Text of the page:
Can You Have an Online Montessori School?
When I joined Bridgemont International School, friends asked me, “How can you have an online Montessori school?” There is a perception that Dr. Montessori would never have accepted computers in a classroom, not to mention an online school, but this vision of Montessori education is incomplete. It’s true that Dr. Montessori was a strong proponent of hands-on, experiential learning, which I agree should be integrated into every child’s day, but she also outlined the adolescent (ages 12 -18) experience in Erdkinder by saying, “For in our times science has created a new world in which the whole of humanity is joined together by a universal scientific culture. Thus, children should learn to use machines habitually as part of their education” (2007, p. 77-78).
How to Navigate Technology the Montessori Way
Dr. Montessori even warned of “ill-intent as the speed of communication increases”. (She was so far ahead of her time!) Yet the solution she posed to us was not to keep technology at arm’s length but to treat it as “an extra adaptable limb of modern man” (2007, p. 78). So that young people learn to use technology of all forms responsibly, she challenged us, saying, “A new morality, individual and social, must be our chief consideration in this new world,” with a “responsibility towards humanity that individuals incur when they assume powers so much greater than those with which they are naturally endowed” (2007, p. 78). To meet this challenge, our program offers students digital citizenship integrated into our everyday language class, where young people, both individually and socially, learn how to navigate technology responsibly with a research-backed curriculum that addresses real-world experiences.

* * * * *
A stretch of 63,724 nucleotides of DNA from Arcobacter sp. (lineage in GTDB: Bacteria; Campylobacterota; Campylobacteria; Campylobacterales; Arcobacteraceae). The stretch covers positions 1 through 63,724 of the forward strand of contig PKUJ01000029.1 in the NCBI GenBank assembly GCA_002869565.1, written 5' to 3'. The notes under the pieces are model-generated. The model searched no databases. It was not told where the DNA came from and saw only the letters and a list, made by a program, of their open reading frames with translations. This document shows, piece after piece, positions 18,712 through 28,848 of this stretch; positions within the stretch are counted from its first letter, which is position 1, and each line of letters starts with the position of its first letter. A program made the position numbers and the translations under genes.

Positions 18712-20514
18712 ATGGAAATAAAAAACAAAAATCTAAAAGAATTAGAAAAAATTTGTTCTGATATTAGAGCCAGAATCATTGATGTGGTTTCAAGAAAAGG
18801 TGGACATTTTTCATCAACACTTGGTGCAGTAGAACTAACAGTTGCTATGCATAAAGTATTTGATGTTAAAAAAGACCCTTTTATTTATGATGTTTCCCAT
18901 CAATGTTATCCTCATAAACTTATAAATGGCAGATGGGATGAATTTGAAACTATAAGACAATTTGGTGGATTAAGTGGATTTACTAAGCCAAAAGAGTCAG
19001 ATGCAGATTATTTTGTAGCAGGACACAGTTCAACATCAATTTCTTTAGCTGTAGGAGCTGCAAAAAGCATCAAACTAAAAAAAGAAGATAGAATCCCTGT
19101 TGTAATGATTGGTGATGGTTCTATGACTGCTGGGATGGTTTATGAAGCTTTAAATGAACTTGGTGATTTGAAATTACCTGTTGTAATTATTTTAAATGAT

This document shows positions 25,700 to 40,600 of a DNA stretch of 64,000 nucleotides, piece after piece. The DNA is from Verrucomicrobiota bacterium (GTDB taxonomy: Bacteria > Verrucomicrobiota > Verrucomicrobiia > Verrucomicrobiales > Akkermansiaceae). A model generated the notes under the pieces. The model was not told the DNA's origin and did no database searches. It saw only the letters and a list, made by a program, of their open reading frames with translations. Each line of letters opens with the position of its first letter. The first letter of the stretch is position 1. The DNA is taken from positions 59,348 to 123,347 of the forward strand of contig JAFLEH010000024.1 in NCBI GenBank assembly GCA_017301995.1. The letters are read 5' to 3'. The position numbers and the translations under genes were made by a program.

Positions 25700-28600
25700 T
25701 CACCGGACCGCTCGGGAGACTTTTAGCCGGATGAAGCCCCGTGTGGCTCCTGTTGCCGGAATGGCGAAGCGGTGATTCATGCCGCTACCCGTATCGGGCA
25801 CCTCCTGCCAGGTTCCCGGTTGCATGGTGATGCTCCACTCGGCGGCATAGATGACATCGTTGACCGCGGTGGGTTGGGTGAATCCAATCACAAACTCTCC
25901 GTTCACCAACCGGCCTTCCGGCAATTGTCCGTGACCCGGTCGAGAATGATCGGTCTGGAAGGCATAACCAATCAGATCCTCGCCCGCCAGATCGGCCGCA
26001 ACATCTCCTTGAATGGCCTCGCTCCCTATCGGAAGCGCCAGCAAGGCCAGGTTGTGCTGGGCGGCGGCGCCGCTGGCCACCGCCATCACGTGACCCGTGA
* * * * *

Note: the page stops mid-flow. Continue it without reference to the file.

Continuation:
One might think of this online world as sterile, but there is a sort of “hum” to our daily synchronous classes. Much like you find in a brick-and-mortar school, students laugh, chat, and question their experiences with their peers and their guides. Relationships and a sense of community are woven into our daily routines, communications, and even lessons of science experiments, Socratic seminars, and discussion boards.
Building Social Circles Across the Globe
Rather than limiting our young people’s social circle, we open it up to eight time zones. In a recent community meeting, a high school girl in Michigan reported on her committee’s progress in creating a school yearbook, a middle school girl in the Caribbean acknowledged the help of a peer in mastering fractions earlier in the day, and a European 8th grade boy shared his favorite French pop song. Even without understanding the words, we all listened and seemed to share his appreciation. This casual connection is as important as history class because “emotions are essential to cognition, and relationships are essential to learning,” according to Harvard-based lecturer Julia Volkman in a recent Sarasota University colloquium on the neuroscience of learning (September 2023).
We say in our society that we must prepare young people to step into a global community and jobs that do not yet exist. Technology opens doors and opportunities; it connects us in a way that nothing else can. At Bridgemont International School, a virtual secondary school, Montessori students are building their own bridge to their future.
Written by : Tamela Mills
Head of School at Bridgemont International School
Tamela Mills is the Head of School at Bridgemont International School, an online Montessori secondary school founded by the leaders of The Center for Guided Montessori Studies. Led by a team of skilled Montessori guides, Bridgemont engages students in synchronous classes and activities including community meetings, group economy projects, and seminars aimed towards social and emotional development of the whole child so they may discover and understand their place in the world. Bridgemont still has spaces for the 2023-2024 school year and is enrolling students in 7th – 10th grade, and will continue adding a year each year through 12th grade.